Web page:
I do have a few ideas for student projects. Principally, I have been working with some colleagues that also teach grade 9 English in developing a project. It is has a bit of an odd history, as the a now retired Technology Integration Specialist was encouraging me to leverage my Flat Classroom Project experience in looking Thomas Friedman’s follow-up Hot Flat and Crowded. I think she figured that I would rope the others into something that would span the ninth grade, that was interdisciplinary but had literacy as a central hub. There were a lot of disconnected threads in the original discussions, but the others were game to try something. Yet, I am not sure that they are ready to invite the world in just yet.

Like I mentioned, throwing  students into the global collaborative environment that already exists is a bit easier, like working with a safety net. However, it is completely conceivable that we could plan this project to operate clearly in Phase Two РInterconnection, within our school and the entirety of grade nine. Even if ever other teacher is not quite ready for that, I could certainly map out a team matrix and have my three sections commingled with teammates outside of their own section. This seems like a really valuable step to prove to the others that it can be done and is not necessarily the most difficult thing to plan. Of course they might be willing, I have only broached the topic at this point. We are still kind of in preliminary planning stages.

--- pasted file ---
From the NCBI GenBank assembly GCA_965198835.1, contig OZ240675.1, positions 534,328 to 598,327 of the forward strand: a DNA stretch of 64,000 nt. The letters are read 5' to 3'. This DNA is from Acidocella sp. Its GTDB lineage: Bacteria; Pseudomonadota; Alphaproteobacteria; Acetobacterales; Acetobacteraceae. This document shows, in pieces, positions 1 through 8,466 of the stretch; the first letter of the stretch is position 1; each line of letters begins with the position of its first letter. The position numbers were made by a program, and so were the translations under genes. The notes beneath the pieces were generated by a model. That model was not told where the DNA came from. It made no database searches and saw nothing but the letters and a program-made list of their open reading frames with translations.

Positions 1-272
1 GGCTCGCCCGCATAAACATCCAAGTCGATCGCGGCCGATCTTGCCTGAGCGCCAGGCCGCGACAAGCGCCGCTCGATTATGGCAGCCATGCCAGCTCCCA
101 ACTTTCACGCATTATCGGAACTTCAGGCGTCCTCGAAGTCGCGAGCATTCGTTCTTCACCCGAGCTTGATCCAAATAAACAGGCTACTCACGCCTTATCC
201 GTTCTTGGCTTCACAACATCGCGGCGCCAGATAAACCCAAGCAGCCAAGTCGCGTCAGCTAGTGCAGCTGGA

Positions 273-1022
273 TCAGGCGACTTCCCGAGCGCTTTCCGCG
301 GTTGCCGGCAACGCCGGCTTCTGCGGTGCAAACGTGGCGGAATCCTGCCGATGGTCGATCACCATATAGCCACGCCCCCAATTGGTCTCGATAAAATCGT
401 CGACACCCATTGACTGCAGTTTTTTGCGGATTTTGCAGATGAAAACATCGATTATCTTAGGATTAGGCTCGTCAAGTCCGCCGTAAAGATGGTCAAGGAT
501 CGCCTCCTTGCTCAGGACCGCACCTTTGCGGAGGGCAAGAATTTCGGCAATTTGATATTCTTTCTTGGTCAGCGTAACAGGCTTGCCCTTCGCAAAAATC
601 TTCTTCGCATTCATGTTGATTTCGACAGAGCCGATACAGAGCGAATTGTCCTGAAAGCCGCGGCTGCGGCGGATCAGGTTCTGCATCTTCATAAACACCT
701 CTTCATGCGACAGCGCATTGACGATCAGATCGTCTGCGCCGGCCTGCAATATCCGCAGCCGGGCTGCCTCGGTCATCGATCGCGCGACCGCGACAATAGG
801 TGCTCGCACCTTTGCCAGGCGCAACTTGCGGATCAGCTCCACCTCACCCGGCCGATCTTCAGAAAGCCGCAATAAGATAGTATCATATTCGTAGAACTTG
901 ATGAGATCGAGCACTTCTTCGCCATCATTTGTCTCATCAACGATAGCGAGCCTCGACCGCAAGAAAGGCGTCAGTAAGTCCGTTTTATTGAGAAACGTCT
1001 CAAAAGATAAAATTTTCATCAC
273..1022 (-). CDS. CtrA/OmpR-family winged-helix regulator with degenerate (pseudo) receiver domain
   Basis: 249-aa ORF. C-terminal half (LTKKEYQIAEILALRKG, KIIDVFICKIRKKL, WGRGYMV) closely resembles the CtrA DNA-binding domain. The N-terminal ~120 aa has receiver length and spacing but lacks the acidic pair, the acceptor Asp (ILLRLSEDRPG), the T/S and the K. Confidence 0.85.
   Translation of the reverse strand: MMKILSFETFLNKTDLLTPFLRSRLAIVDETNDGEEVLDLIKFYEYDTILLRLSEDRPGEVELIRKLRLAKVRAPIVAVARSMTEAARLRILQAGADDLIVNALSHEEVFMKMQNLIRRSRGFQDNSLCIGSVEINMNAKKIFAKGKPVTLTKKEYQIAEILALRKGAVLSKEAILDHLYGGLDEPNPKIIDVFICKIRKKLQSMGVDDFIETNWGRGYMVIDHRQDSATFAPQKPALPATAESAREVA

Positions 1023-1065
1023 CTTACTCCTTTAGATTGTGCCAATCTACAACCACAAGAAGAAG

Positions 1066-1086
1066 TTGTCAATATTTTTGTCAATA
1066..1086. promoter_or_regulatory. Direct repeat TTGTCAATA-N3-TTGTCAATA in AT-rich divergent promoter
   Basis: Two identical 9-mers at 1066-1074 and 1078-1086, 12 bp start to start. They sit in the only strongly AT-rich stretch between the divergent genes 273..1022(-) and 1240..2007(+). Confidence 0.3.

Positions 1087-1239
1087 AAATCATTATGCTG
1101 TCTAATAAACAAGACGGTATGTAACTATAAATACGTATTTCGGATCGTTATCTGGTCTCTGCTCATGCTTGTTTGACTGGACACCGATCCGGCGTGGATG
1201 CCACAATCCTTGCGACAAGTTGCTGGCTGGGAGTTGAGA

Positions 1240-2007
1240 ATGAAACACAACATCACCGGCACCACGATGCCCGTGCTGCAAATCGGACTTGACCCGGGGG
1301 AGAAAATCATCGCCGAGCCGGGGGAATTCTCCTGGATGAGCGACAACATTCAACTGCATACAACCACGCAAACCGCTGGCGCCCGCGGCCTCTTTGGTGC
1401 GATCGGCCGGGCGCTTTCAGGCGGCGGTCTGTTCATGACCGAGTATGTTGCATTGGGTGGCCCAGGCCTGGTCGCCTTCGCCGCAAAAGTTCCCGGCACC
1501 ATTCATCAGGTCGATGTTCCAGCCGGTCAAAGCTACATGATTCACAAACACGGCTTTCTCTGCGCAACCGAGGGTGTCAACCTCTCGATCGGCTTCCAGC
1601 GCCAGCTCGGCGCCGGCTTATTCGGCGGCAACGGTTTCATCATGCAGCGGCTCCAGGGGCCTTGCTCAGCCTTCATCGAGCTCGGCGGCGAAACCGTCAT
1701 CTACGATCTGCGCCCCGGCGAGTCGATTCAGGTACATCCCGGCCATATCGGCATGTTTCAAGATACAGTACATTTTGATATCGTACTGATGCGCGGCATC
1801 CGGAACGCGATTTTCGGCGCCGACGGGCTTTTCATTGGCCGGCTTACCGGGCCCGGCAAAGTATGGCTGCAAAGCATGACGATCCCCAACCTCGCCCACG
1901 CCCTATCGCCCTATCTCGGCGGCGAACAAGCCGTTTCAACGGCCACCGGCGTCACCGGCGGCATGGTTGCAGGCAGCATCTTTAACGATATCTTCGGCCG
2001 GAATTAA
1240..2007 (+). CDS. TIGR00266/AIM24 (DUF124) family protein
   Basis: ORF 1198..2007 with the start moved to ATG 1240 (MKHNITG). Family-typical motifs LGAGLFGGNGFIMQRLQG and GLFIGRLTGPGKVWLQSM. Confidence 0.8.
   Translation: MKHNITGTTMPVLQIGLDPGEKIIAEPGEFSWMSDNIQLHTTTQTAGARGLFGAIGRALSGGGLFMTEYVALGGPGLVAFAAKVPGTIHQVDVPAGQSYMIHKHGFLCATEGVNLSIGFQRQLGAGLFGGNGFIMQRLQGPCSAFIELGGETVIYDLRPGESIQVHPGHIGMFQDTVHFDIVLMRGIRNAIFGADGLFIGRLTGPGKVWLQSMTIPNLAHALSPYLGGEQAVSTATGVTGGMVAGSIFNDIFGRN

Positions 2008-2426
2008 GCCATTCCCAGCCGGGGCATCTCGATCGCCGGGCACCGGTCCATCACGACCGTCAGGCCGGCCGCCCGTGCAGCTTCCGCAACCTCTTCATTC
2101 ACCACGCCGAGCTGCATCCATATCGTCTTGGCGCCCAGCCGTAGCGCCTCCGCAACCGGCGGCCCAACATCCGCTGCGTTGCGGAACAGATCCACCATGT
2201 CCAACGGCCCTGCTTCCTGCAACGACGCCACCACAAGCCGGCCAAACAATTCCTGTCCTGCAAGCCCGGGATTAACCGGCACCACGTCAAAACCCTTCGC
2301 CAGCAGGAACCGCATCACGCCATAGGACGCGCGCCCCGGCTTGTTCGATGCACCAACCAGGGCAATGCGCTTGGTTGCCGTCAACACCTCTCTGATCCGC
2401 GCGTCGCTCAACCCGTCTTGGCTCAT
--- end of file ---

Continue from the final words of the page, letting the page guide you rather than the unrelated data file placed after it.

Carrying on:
What is emerging, however, is a project that will be rooted in themes Friedman addresses in Hot, Flat, and Crowded, with that text functioning in a more supplementary role. Thanks to fellow classmate Honor Moorman, who tipped me off on the title, we will use What Matters more as a primary text, since there is great thematic crossover but in a much more appropriately accessible text for fifteen year-olds. It will leverage the core Flat Classroom Project pedagogical outcomes, a collaborative research and writing product and an individual multimedia artifact. We still have a fair amount of planning to do and I am definitely in a kind of sales mode about it, but it looks like it will happen. Once it takes root then with some iterative steps we can open it up to the possibility of some outside collaborators and continue developing the project.

Communicating is Human & Flat Classroom Pedagogy

Chapter three of the forthcoming Flat Classroom book is entitle Communication. However, it quickly escalates to wider territory, in many ways offering the blueprint of planning a project using what might well be called the Flat Classroom pedagogy. It also draws a clear connection between the tools for communication and the humanity that enlivens them.